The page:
Seeking the democratic freedom to live and work permanently in another country, a number of South African emigrants may be surprised to discover they’re no longer citizens of South Africa should they choose to acquire the citizenship of their adoptive country.
According to vague amendments to the South African Citizenship Act 88 of 1995 (the Act), it provides that unless South African expatriates specifically apply for and acquire written permission to keep their South African citizenship they will lose it by default.
The Constitution of South Africa explicitly states in Section 20 of the Act, however, that ‘No citizen may be deprived of citizenship’. However, despite, this, many South Africans are still being deprived of this basic human right, according to Stefanie de Saude, Partner at Eisenberg de Saude, a firm of attorneys specializing in South African Immigration and Nationality law.
De Saude says the Minister should turn his attention to correcting this issue. “Failure to do so may result in more South Africans arbitrarily and unconstitutionally losing their South African citizenship.”
She points out that between 2011- 2015 roughly 2 000 South Africans citizens living abroad lost the protection of the South African government, as well as their right to vote, on acquiring the citizenship of their adoptive country without getting prior permission from the Minister of Home Affairs.
South Africa, despite a recently disallowed challenge by the ruling party the African National Congress, is one of many countries that allows for dual as well as multiple nationality. Section 6(1)(a) of the Citizenship Act states, however, that an adult South African will lose his/her South African citizenship status should he/she acquire the citizenship of another country by some formal and voluntary act (other than marriage) without the Minister’s consent.
De Saude explains that Section 6(1)(a) of the Citizenship Act contravenes both the South African Constitution and The United Nations Universal Declaration of Human Rights and “because nowhere in the Act are the words ‘voluntary and formal act’ defined, it leaves these words open for arbitrary interpretation.”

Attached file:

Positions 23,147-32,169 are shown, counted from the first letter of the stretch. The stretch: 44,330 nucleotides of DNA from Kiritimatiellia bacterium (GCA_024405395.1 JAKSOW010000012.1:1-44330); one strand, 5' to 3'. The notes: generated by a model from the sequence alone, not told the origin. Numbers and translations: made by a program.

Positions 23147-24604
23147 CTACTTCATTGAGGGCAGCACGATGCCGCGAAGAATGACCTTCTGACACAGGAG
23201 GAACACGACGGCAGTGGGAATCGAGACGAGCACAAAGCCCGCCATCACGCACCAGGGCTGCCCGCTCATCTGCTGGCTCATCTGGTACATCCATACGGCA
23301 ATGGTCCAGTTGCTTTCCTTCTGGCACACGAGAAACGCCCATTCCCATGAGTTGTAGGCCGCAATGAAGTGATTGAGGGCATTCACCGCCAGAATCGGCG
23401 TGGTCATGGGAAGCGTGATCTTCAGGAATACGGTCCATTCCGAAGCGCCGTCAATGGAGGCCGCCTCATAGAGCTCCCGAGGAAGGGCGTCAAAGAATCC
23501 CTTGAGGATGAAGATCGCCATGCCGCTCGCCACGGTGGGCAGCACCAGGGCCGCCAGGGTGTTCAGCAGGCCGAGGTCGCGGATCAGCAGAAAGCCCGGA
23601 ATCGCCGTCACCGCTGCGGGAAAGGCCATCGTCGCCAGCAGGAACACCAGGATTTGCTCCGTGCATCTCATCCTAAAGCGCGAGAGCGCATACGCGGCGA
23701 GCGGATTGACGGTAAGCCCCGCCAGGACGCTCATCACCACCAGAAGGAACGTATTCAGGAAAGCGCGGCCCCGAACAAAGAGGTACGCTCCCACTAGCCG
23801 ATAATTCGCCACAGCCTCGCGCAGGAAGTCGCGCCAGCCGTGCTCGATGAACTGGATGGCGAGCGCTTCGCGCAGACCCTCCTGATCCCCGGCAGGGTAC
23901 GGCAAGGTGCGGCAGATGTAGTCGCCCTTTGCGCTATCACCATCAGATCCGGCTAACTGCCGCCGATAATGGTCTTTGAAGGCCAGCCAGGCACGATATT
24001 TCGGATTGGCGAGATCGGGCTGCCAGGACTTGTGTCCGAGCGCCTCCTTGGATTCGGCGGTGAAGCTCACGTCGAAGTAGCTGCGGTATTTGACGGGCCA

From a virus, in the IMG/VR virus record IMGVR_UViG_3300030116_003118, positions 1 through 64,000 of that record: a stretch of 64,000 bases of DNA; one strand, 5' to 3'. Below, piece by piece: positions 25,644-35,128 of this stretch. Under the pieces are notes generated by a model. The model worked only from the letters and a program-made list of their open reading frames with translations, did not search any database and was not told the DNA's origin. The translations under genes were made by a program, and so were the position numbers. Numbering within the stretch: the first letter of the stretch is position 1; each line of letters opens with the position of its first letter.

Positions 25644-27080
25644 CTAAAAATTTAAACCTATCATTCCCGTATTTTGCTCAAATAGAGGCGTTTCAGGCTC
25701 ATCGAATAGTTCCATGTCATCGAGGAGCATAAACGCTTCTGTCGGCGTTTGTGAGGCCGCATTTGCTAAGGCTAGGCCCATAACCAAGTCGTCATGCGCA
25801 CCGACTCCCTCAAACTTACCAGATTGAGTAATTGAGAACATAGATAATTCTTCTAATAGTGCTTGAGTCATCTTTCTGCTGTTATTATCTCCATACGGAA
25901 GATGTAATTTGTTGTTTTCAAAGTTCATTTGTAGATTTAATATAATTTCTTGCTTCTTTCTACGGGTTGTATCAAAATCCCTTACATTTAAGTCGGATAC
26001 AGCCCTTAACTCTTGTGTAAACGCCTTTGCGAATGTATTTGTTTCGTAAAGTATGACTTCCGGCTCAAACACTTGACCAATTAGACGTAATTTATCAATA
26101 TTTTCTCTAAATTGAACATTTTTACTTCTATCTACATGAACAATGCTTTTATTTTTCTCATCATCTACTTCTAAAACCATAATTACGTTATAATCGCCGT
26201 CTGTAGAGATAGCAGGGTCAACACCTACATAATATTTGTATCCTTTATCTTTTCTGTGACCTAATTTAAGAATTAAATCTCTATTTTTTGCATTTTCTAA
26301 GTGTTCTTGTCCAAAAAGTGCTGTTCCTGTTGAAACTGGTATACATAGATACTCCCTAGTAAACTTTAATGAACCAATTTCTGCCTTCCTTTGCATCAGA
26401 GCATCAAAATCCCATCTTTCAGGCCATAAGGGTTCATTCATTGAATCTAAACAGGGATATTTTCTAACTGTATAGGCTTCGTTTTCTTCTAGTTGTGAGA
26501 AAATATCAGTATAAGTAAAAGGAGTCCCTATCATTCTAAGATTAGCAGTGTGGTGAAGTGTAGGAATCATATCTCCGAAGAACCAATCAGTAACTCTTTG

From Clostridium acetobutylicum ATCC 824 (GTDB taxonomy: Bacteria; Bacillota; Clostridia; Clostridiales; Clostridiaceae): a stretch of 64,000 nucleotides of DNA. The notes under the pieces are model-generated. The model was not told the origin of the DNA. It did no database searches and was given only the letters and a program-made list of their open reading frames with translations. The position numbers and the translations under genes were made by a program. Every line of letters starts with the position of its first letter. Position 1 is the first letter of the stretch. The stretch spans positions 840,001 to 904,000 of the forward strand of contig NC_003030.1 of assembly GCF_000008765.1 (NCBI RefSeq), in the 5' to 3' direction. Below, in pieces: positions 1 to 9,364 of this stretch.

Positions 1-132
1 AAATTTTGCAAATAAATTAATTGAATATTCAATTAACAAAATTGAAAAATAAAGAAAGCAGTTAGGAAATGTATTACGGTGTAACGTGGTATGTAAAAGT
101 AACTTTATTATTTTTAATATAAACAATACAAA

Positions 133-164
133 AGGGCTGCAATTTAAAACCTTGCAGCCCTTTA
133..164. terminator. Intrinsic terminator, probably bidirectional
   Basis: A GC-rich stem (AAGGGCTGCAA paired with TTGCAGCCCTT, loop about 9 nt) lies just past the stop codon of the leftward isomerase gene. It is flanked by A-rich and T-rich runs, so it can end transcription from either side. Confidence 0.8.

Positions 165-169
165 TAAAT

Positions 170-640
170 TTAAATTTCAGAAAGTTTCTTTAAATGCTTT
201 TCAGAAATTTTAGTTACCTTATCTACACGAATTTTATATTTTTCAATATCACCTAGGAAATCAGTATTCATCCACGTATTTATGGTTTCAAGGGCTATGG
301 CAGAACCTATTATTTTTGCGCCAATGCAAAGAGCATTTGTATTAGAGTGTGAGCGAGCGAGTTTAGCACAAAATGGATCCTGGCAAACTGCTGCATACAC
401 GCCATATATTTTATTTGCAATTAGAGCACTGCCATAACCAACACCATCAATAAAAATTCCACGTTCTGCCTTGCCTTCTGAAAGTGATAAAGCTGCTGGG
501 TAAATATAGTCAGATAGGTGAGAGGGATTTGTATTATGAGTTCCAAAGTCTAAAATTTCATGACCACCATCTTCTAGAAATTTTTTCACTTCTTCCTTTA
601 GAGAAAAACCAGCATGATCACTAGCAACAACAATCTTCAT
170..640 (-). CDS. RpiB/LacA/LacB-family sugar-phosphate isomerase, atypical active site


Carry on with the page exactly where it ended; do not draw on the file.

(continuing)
An arbitrary decision is one made without regard for the facts and circumstances presented, showing a disregard for impartial procedure.
The Department of Home Affairs doesn’t follow a specific protocol to determine whether such a “voluntary and formal” act has taken place or whether it could result in a loss of citizenship. The Declaration of Human Rights explicitly prohibits against the arbitrary loss of citizenship, as it can lead to a gross misuse of political power.
In de Saude’s professional experience, the Department of Home Affairs interprets the words “voluntary and formal act” to mean any action where the South African applicant completed a formal application for citizenship of a foreign country.
“Citizenship by naturalisation is also deemed by the Department as a “formal and voluntary act”, while marriage, however, is exempted,” she adds.
In September 2015 the Minister of Home Affairs confirmed that a majority of cases of lost citizenship related to South Africans taking up citizenship in Australia, Western Europe, Canada and the United States. “In most instances, South African citizens who have emigrated from South Africa and have subsequently acquired a foreign nationality have done so without the prior written consent of the Minister,” says de Saude.
“The challenge that we are seeing is that South Africans, however, continue to accept citizenship of their adoptive countries without understanding the consequences of their applications. While there are many reasons South Africans are emigrating overseas, international diversification is the ultimate insurance policy against an out of control government.”
De Saude believes that a lack of education is the primary reason why people looking to emigrate don’t think to apply to keep their South African nationality.
She says that people look to the State to make important decisions relating to the acquisition and possible loss of their South African status. “Our government not only fails to educate the citizens in respect to their citizenship, but also fails to educate public servants who are in the position to render citizenship advice to the public.”
On losing their legal status, but now citizens of a foreign country, South African expats are allotted the legal status of permanent residents. No longer eligible to vote or gain access to other State benefits, this permanent residence status however does not limit the person’s rights to working, studying or travelling in South Africa.
Ahead of stiff opposition from the ruling party, the Democratic Alliance (DA) took to the courts in 2013 to win the constitutional right of South African citizens living overseas to vote in the National Elections. The following year, the DA won 84.44% of the votes cast by South African citizens at international polling stations.
However, de Saude says that expatriates need not despair. “Learning that you’ve unexpectedly lost the citizenship of the country of your birth can be very traumatic, but expats can apply to reinstate their citizenship. Depending when they lost their status, expats can apply for either an exemption from the loss provision or resumption of their former South African citizenship,” points out de Saude.
“While the more restrictive approach is aimed at correcting the badly corrupted population register of the past,” concludes de Saude, “the new amendments to the Citizenship Act unfortunately also allow for the deprivation of nationality despite the Constitution’s prohibition on deprivation of citizenship.”